Nama drama - showtime for legal eagles on disputed loans


The presence of a gaggle of young solicitors in court suggested the whiff of fresh new clients

MR JUSTICE Frank Clarke may look distracted when he flicks his pen in the air repeatedly and catches it without looking, but those familiar with his court know that this is a sign he is concentrating hard, and about to ask a question.

Michael Cush, counsel for Paddy McKillen, was in the third day of his submissions, making the case that his client’s loans should not have been transferred to Nama because they were performing loans.

“Say there are two loans,” Mr Justice Clarke said. “The Bank of Ireland one goes up, the AIB one goes down. Do all the loans get consolidated and I only owe Nama one loan?”

“I think that must be the case,” replied Mr Cush.

Counsel for the State, Attorney General Paul Gallagher was clearly dying to intervene but he restrained himself. “I don’t want to interrupt,” he said.

However, shortly afterwards he began his submission on behalf of the State and clarified that the loans were not amalgamated, they remained separate loans. “The assets can only be taken by Nama, if at all, if the borrower defaults. There is no difference, in truth, than if they are owed to separate banks. There is no diminution in the borrower’s entitlements.”

However, his main focus was on pointing out the legislation was not primarily about the rights of individual borrowers, it was intended to deal with an urgent situation whereby the Government had to act in order to protect the whole financial system. “The Act had to deal with a macro problem, not a micro problem.”

The legislation was published in July 2009 so the financial community had plenty of time to consider it before it was enacted, and those who needed to could refinance their loans, he said. He also pointed out that it was not enough to say that loans were not impaired because interest was being paid on them.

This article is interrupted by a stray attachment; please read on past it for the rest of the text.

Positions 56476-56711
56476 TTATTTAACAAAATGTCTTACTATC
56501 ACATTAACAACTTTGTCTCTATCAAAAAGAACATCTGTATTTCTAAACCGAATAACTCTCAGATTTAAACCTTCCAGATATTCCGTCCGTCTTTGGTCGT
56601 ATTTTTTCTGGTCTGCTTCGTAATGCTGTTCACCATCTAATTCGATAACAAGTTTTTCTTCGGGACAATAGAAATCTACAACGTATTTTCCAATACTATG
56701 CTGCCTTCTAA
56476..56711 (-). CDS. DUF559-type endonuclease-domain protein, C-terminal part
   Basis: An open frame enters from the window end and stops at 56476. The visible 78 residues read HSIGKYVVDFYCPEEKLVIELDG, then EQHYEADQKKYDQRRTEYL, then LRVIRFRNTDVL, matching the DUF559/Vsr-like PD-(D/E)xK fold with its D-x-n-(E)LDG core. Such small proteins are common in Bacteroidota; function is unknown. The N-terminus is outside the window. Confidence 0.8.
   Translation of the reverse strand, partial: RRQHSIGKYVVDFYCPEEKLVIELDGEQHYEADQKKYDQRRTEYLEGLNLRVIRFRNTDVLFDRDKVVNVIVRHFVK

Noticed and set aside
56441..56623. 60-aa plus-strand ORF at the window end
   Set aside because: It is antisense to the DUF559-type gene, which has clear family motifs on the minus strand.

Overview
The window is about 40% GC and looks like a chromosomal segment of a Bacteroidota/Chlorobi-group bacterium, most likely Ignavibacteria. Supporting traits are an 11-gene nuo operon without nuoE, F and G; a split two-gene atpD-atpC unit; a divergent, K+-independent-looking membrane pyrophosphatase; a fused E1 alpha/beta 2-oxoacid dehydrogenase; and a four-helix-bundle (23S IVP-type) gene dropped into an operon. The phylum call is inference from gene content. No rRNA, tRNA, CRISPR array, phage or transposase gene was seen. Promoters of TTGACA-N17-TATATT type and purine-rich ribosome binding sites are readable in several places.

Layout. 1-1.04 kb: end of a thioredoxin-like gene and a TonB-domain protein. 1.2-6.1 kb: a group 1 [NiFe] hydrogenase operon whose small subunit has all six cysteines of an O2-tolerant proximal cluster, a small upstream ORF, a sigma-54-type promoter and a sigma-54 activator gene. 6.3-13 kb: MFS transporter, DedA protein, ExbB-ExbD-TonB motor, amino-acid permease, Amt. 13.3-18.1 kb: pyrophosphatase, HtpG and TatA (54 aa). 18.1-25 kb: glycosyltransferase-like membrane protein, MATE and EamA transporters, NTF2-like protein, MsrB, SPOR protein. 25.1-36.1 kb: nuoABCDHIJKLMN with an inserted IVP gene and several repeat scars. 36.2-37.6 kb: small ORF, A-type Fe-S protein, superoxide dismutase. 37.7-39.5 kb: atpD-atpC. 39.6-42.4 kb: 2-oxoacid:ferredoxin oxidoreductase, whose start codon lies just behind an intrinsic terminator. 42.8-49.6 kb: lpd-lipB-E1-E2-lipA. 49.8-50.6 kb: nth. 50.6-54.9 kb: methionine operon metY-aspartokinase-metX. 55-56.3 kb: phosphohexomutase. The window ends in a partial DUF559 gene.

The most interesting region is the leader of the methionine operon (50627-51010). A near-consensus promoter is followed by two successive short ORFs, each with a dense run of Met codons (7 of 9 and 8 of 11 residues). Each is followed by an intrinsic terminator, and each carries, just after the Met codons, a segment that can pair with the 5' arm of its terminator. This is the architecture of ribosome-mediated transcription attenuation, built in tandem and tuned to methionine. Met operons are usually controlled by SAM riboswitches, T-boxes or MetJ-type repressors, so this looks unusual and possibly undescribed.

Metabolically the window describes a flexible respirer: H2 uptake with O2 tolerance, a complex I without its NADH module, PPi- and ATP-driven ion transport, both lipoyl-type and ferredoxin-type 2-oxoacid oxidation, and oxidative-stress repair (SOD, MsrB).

They could also be impaired because they no longer met the required loan-to-value ratio.

Nama had to have discretion in the taking in of loans because the total assets in all the financial institutions in the State exceeded €700 billion, and the Act provided for Nama to have €54 billion available to it.

“So if you didn’t have a discretion allowing Nama not to take an asset the system would collapse. Am I right in thinking that €54 billion was the best estimate at the time?” asked Mr Justice Clarke. “Absolutely,” replied Mr Gallagher.

Mr Cush had insisted it was not the intention of his client to bring down Nama. He only wanted his entitlements to be recognised under the Nama legislation.

He made no suggestion this might have implications for any other borrower whose loans had been taken in by agency. The presence of an unusual number of young solicitors observing and noting in detail the proceedings suggests otherwise.